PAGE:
many liberals have accepted the Clintons' dichotomized view of
America, one coincidentally pretty much split down the demographic
fault line delineating their constituency. It is unfortunate because
it has encouraged self-righteous behavior that instead of fostering
diversity, has merely created more division. And there's always
the danger, as in the case of Mrs. Clinton, that you will get
hoisted on your own petard.
gloves treatment of Hillary Clinton's allegedly ethnic slurs is,
of course, in marked contrast to the media handling of, say, John
Rocker, Louis Farrakahn or Jesse Jackson. But she is not the only
one who has been give a pass. A reader sends along a 1997 issue
of the Progressive with an article by Susan Douglas that includes
ABC News reminded us over and over, the lesson from Tiger Woods's
victory is 'that anyone can make it to the top.' Woods was immediately
canonized by every news outlet in the land as a breakthrough,
trans-racial saint, an agent of integration and goodwill. The
newscasters genuflected. Once again, the future of western civilization
was freighted onto the shoulders of the latest guy who can throw/hit/kick
a ball. The media pilloried pro-golfer Fuzzy Zoeller for making
racist remarks about fried chicken and collard greens. But they
have virtually ignored Woods's own racist, sexist, and homophobic
the April issue of GQ, Woods speculated that 'good-looking women
hang around baseball and basketball' because 'black guys have
big dicks.' And he asks: Why do lesbians always get to their destination
so quickly? He answers: 'Because lesbians are always going sixty-nine.'
This doesn't fit into the pack journalism "new-messiah"
image, now does it? So just let it slide."
current masters of applying multiple standards to matters claimed
to be worthy of zero tolerance may well be the Blair government.
Not only was Tony Blair's campaign to end under-aged drinking
in bars celebrated by his son turning up dead drunk on a London
sidewalk, but Home Secretary Jack Straw, riding in a car driven
by a special branch officer, was pulled over for doing 103 mph
on a motorway. The incident occurred at 8:55 am as Straw was rushing
to a meeting with Blair, perhaps to discuss new measures to make
the British behave. Straw, hit man for Blair's zero tolerance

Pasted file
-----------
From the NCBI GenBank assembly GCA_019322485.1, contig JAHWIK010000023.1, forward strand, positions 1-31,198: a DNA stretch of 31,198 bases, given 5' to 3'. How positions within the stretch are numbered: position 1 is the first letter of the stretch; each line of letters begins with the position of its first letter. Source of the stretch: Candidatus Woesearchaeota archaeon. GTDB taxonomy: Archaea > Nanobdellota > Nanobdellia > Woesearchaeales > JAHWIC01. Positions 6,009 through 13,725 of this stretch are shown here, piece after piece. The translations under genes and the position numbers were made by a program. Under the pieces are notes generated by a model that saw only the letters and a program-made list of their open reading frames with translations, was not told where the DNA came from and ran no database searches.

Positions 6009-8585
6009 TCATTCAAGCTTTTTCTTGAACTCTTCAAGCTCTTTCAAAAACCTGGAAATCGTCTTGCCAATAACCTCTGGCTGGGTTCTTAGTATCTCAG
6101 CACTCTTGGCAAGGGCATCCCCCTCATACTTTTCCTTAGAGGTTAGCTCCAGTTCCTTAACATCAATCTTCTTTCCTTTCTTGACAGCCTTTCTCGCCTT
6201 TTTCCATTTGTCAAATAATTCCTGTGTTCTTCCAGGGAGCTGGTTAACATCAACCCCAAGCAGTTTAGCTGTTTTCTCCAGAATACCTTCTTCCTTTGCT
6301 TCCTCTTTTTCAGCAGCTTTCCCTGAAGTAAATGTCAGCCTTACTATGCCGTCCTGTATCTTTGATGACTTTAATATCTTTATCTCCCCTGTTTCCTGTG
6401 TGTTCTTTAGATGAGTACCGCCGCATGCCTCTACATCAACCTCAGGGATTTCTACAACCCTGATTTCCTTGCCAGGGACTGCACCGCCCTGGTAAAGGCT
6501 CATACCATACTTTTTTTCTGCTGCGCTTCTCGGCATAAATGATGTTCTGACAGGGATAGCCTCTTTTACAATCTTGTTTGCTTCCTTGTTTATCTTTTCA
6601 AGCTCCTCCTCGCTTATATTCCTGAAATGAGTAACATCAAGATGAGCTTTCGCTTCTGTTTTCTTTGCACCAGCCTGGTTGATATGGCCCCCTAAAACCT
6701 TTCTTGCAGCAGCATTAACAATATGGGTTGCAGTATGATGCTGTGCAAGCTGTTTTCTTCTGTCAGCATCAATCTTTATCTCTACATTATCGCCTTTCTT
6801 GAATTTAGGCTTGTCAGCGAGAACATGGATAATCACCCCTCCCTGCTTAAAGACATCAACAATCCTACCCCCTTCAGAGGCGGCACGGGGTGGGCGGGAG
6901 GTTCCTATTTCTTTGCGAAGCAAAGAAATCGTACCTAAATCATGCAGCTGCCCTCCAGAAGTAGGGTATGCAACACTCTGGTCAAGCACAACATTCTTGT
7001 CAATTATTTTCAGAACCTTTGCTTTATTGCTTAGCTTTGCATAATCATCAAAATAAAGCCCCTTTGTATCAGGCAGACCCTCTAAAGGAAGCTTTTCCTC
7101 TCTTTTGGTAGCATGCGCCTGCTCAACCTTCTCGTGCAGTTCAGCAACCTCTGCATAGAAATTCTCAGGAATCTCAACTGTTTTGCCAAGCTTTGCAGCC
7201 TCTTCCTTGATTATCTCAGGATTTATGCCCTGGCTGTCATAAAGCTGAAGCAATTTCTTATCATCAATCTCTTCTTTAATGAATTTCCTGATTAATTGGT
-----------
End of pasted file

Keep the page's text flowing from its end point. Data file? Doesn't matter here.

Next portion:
policies, also has a son who got into trouble with the police
after selling ten pounds (sterling) of marijuana to an undercover
reporter.NEWSDAY: New York State
Attorney General Elliot Spitzer was accused of threatening unspecified
action against talk-radio station WABC after getting embroiled
in an on-air quarrel with talk-show host Sean Hannity and author
and Clinton critic Laura Ingraham. A spokesman for Spitzer denied
the charge leveled by producer Eric Stanger. The fracas began
during the regular program featuring Hannity, a host with conservative
leanings. Spitzer appeared via telephone as the Democratic participant
in a discussion with Hannity and Ingraham, author of "The
Hillary Trap: Looking for Power in All the Wrong Places."
Spitzer spokesman Scott Brown said Spitzer had been told the subject
was to be Republican vice presidential candidate Richard Cheney.
The debate grew heated, straying from the subject of Cheney. But
as Hannity continued talking over his responses, Spitzer attacked
Rep. Bob Barr as a hypocrite who had fathered an illegitimate
child, apparently mistaking Barr for Rep. Dan Burton (R-Ind.),
who has admitted an extramarital affair. Spitzer kept to that
position, although Hannity gave him a chance to step back. Spitzer
hung up when the show went to a commercial. But shortly afterward,
according to Stanger, Spitzer called the station control room
and began speaking with him. "At one point," Stanger
said, "he says to me, 'Let me assure you, I intend to use
my capacity of the office of attorney general to act on this.'"
"My eyebrows went up," Stanger said. "I said, 'Sir,
is that a threat?'" Stanger said Spitzer immediately responded,
"No, no, no. What I meant is that I am going to call my friends
in government to tell them to boycott the show." Brown denied
that Spitzer had threatened the station. Spitzer felt "sandbagged,"
Brown said, because he expected to talk about Cheney and did not
know Ingraham would be on the show. Brown also acknowledged the
reference to Barr was a mistake.Jeff Johns, program
director of WLKK in Erie, PA, tells the Washington Times, "Imagine
my surprise when I got the call on Tuesday asking if I was interested
in speaking with Mrs. Clinton regarding her new health plan for
children and the campaign for the Senate. Apparently [Mrs. Clinton's]
media types figure Erie County, PA, and Erie County NY [which
surrounds Buffalo] are one and the same."JOHN